Petrunia’s speech, she said, “was a moving call to action in relation to equity, diversity and access to justice, and truly a bright-light moment in what has been a very dark and problematic time at the society…  I would like to give Ms. Petrunia the opportunity to steer the society and its committees towards initiatives that will build a more just and equitable system for all.”

It won’t be easy, as even Melanie Petrunia herself acknowledges. “The work of equity involves dismantling the systems of inequality and oppression,” she told the society’s annual meeting. Doing so, she added, “causes turmoil if you’re doing it right.”

Let’s hope this really is the start.

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Stephen Kimber is an award-winning writer, editor, broadcaster, and educator. A journalist for more than 50 years whose work has appeared in most Canadian newspapers and magazines, he is the author of...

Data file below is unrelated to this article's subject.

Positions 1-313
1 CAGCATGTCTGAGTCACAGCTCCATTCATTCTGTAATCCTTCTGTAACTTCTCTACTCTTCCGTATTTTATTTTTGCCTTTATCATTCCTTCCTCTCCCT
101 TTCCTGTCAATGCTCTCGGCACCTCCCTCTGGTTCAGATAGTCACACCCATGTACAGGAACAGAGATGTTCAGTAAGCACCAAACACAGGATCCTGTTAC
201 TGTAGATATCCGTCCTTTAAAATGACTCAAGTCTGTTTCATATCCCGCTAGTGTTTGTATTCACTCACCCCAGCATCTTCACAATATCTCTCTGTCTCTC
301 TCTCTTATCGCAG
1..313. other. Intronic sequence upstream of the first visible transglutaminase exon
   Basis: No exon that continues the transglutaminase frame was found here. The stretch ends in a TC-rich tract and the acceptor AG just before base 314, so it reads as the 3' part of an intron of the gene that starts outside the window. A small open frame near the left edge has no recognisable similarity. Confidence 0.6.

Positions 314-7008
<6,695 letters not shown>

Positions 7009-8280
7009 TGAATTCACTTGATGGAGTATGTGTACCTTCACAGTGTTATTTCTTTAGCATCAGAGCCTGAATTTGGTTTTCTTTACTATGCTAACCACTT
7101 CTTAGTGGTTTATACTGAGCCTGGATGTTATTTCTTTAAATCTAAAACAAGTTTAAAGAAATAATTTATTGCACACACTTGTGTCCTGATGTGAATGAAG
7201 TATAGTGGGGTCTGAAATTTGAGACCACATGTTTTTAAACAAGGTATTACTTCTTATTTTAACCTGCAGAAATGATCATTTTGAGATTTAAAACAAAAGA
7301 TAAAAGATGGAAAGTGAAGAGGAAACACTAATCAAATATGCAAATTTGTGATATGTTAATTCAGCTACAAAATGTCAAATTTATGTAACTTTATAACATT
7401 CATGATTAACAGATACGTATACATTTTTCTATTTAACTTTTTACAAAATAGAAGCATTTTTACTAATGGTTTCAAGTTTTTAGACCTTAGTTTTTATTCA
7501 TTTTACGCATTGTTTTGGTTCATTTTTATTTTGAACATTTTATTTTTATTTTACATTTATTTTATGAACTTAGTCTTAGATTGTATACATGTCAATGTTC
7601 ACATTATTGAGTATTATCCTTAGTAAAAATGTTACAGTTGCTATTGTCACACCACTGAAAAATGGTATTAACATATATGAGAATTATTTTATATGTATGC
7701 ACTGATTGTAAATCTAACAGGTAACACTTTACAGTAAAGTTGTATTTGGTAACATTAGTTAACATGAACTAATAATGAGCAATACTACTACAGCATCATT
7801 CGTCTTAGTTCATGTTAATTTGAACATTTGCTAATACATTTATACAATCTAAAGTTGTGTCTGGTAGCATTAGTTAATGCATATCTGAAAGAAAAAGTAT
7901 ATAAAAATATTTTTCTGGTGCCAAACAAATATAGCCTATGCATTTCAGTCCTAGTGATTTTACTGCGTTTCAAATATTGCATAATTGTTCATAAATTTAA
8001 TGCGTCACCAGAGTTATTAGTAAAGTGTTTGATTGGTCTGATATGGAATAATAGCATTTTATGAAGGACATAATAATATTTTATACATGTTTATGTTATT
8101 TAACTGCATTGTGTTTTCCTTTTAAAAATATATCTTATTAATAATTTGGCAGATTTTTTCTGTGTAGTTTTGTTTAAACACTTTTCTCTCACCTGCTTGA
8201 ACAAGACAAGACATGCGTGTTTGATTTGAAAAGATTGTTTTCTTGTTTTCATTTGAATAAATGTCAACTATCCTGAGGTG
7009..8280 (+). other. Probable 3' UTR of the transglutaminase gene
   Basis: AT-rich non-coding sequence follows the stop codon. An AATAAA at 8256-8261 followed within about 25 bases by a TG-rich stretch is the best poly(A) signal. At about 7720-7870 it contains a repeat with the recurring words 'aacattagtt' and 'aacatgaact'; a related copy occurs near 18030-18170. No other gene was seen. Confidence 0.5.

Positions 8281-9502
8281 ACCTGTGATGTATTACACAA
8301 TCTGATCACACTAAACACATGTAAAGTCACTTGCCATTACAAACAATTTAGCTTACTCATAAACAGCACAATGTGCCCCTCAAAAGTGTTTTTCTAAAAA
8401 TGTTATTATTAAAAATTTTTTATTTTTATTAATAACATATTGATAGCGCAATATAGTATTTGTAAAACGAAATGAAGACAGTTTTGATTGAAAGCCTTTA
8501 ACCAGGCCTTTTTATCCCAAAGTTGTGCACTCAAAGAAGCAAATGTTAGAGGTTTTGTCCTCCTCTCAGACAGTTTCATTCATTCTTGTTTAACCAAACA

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  1. It’s nice to see this clarification. I watched Melanie Petrunia’s speech after the first article was posted and thought the comments by Ms Wood were unwarranted. Thank you for updating this.

  2. Thanks for clarifying. I couldn’t understand why you wouldn’t have attempted to watch the speech before presenting this one-sided article. Seems like timing wasn’t there but still was not a very balanced reporting of the event which is so unusual in my experience of Stephen.

  3. I’m very happy to see this clarification. It struck me that the original column was unduly damning based on a second-hand account of the speech.